City issues release re: possible pending strike
Ed Note: The following is a press release issued by the City of Castlegar:
After over a year of contract negotiations with its unionized CUPE 2262 employees, including two days of Labour Relations Board mediated talks, CUPE booked out the mediator and refused to take the City of Castlegar’s final offer to a vote of the membership. CUPE is in a legal position to strike after serving 72-hours strike notice. The collective agreement expired in February 2013.
The City’s final offer includes a wage increase of 5.75% over four years, no concessions, and numerous monetary and language improvements for employees. Most notably, City employees are offered superior benefits in the municipal sector such as an increase in extended health benefits coverage from $1,000 a year to $1,500 a year for paramedical services over the course of the agreement as well as optical care coverage rising from $400 to $600 every two years upon ratification.
City of Castlegar’s Final Offer at a Glance (one-page) – July 16, 2014
“The Union has been holding the spectre of strike over the City’s head for too long. This is demoralizing for staff, disruptive to the City and a costly process for taxpayers. It is no way to advance labour relations or the public interest,” says Chief Administrative Officer (CAO) John Malcolm.
The City’s proposed wage increase is in line with recent public sector settlements, year over year cost of living increases and maintains the base labourer rate as one of the highest in the province. If the City’s offer is accepted, city workers in Castlegar will have received a 22.25% wage increase since 2008.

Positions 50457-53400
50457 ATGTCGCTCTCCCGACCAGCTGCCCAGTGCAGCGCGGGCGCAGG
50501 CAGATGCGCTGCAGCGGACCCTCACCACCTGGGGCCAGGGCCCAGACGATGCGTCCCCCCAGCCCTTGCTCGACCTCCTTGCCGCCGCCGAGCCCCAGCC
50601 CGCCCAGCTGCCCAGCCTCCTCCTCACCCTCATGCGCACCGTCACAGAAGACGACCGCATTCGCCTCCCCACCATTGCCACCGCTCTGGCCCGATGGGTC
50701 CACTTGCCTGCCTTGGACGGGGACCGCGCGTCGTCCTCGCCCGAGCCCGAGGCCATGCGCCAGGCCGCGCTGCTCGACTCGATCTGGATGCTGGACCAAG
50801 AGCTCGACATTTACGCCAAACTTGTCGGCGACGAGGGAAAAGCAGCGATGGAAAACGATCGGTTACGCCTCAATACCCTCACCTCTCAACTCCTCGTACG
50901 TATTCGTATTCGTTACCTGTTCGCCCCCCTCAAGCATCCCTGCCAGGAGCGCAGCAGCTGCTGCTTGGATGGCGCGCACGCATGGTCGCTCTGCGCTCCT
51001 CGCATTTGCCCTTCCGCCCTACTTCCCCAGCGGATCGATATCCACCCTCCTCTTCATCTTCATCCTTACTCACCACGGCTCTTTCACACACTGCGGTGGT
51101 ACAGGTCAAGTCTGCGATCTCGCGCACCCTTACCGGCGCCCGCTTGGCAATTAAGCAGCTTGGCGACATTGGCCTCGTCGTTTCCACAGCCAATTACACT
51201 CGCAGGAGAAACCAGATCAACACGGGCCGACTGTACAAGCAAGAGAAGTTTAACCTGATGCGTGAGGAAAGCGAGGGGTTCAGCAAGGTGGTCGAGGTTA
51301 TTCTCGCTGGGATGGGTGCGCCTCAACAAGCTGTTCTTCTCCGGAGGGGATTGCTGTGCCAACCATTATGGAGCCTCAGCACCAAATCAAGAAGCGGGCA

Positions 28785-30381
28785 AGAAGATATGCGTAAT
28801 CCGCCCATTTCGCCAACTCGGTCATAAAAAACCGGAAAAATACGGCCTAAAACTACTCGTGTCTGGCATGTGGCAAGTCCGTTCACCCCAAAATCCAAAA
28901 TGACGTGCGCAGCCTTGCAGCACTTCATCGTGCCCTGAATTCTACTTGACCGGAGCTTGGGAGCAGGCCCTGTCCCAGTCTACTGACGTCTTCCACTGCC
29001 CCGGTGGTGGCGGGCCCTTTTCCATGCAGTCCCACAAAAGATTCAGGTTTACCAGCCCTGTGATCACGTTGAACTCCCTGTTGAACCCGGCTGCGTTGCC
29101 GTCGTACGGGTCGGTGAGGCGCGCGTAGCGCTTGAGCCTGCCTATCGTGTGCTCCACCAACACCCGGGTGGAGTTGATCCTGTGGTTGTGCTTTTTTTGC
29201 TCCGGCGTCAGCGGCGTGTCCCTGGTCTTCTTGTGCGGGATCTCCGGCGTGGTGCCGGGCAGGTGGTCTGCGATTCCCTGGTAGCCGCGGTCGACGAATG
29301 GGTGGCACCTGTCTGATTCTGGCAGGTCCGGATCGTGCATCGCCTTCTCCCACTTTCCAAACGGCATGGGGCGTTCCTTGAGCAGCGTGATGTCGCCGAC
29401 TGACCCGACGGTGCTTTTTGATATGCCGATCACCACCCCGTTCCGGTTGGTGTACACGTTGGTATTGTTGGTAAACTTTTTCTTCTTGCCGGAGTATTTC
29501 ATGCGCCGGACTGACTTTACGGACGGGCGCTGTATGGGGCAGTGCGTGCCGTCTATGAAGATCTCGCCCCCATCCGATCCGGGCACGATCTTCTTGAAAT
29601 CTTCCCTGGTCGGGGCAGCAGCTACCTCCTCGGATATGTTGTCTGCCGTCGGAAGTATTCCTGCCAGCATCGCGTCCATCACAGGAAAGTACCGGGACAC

“Our superior wages, benefits and working conditions are primary reasons why applications for entry level jobs at the City attract 250 plus applicants,” says Malcolm. “We value and respect our employees and expect the Union to appreciate and respect that the City is, after all, funded by the taxpayers of Castlegar.
“Our strong financial standing is a result of years of prudent budgeting and spending by Council and staff and a reflection of the priorities and direction offered by the people of Castlegar,” says Malcolm. “Our current offer balances the priorities of taxpayers with the needs of employees for a fair and reasonable contract. It’s our hope that cooler heads will prevail in the Union and that a contract can be achieved without job action.”
In the case of a strike, all city facilities, including City Hall, Civic Works, the Fire Hall and RCMP will remain open and service will continue to be provided by non-unionized staff. Staff will endeavour to provide prompt customer service to residents, businesses and visitors.
For more information, please visit www.castlegar.ca/strike